There’s a reason that only dedicated magicians succeed. Learning sleight of hand is frustratingly hard: your fingers don’t move correctly, you drop things, and that last move never goes right. Many people don’t want to put in the time to master the discipline needed for success. 

But when your first audience gasps in awe, you know you’re on to something, and you’re hooked. 

This applies to business as much as to magic acts. When Steve Jobs was on stage and introduced the iPhone in 2007, he made it seem as if the iPhone were inevitable – but it took two-and-a-half years of experiment and failure, and a whole lot of confidence, to even consider making that kind of exponential growth happen. 

Growth is about getting to the next stage. Growing means using muscles you haven’t exercised in a while, if at all. Growth is about entering into relationships and going places where you might have no experience. It’s a constant state of discomfort, and that’s good, because comfort is the death of success. Comfort means taking the easy way out, like competing on price and charging less instead of figuring out what differentiates you from the competition so you can charge more.

You know what they say: if it were easy, everyone would be doing it, so many people do the easy thing. If you look at it that way, you can see that something that makes you uncomfortable doesn’t necessarily mean it’s something to avoid. In fact, when you recognize that discomfort is usually just a reaction to something that’s unknown, feeling uncomfortable could be a useful way for you to realize that something is not necessarily wrong, it’s just new.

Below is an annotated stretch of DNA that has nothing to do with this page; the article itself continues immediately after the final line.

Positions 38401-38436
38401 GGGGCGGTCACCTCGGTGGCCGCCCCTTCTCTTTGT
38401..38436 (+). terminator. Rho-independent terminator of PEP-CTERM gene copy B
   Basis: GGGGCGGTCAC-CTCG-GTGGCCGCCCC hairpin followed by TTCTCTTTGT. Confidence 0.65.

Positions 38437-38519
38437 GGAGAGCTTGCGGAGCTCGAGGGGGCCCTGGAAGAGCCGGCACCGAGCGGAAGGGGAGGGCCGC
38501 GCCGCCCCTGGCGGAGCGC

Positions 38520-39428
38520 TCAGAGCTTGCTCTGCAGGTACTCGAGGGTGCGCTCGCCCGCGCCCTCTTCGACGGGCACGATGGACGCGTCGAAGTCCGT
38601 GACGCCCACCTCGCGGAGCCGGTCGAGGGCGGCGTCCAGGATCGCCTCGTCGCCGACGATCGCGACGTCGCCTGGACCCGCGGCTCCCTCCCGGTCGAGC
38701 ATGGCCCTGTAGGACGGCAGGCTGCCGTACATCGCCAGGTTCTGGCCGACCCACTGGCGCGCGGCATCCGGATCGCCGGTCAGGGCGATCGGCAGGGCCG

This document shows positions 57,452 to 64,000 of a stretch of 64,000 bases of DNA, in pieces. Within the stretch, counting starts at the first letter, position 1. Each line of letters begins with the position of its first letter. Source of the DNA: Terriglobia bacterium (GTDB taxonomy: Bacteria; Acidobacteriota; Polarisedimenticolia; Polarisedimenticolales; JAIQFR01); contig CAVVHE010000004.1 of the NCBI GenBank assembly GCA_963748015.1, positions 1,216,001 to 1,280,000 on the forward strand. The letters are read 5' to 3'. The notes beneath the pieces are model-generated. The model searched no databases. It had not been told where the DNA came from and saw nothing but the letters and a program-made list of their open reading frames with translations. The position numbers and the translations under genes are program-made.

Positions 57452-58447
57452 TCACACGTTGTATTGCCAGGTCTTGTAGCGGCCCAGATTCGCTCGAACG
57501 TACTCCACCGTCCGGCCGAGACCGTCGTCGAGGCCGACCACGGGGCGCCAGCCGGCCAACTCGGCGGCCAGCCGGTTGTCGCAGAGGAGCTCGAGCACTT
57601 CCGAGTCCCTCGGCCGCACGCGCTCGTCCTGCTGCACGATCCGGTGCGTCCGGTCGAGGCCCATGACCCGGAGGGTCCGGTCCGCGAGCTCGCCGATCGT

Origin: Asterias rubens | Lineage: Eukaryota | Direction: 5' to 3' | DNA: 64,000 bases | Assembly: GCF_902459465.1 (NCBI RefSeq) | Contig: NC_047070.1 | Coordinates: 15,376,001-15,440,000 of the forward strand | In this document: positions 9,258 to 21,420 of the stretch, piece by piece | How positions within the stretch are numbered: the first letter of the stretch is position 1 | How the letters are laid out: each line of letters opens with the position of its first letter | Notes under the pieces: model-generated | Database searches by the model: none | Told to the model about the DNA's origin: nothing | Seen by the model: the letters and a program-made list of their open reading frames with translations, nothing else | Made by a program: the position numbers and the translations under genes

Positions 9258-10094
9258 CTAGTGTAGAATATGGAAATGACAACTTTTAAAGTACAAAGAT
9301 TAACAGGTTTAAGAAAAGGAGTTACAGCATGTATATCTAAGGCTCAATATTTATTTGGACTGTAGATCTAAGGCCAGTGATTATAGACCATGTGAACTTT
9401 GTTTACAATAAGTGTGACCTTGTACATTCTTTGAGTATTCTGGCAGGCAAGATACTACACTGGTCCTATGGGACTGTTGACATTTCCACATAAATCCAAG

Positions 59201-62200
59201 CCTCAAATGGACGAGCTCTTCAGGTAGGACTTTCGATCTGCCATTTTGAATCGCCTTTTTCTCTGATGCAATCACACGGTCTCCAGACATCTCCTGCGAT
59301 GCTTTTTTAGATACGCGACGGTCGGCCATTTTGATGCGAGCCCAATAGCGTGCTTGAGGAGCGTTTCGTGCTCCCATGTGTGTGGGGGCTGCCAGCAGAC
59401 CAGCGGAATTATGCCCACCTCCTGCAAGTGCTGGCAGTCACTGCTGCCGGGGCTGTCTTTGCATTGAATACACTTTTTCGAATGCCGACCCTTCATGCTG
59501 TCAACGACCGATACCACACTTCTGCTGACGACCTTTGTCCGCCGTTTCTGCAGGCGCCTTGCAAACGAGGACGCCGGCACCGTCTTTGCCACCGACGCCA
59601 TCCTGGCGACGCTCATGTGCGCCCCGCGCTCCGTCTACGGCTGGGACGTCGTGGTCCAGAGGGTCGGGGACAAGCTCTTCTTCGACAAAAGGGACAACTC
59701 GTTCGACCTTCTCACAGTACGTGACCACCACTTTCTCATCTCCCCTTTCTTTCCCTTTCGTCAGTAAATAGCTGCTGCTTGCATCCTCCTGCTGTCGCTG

For a lot of companies, the process of asking questions and seeking answers about goals for business success is new. It feels uncomfortable. That’s especially true when leaders are complacent or ask questions that could reveal problems long ignored.

But that doesn’t make it wrong. It actually makes it necessary. 

Asking hard questions is the difference between good companies and great ones.

Here are the questions to ask yourself: 

  • How do you define business success?
  • What process do you follow to make business decisions?
  • What’s the possible impact of exponential growth on your business, your team, your community, and your personal life?

For us, asking questions like this is the difference between the companies that are merely good and those that are great.

You may believe that some companies are born great or some have greatness thrust upon them, but we think you achieve greatness with a clear idea of where you want your business to be and a sound strategy for getting it there. This happens through decisive action, conscious choices, and disciplined leadership.

We’d love to hear from you. Have you ever come across a company whose success seems phenomenal and almost magic, until you realize how much work went into that success? What examples have you seen? Contact us today to learn how to implement discipline for growth in your organization. 

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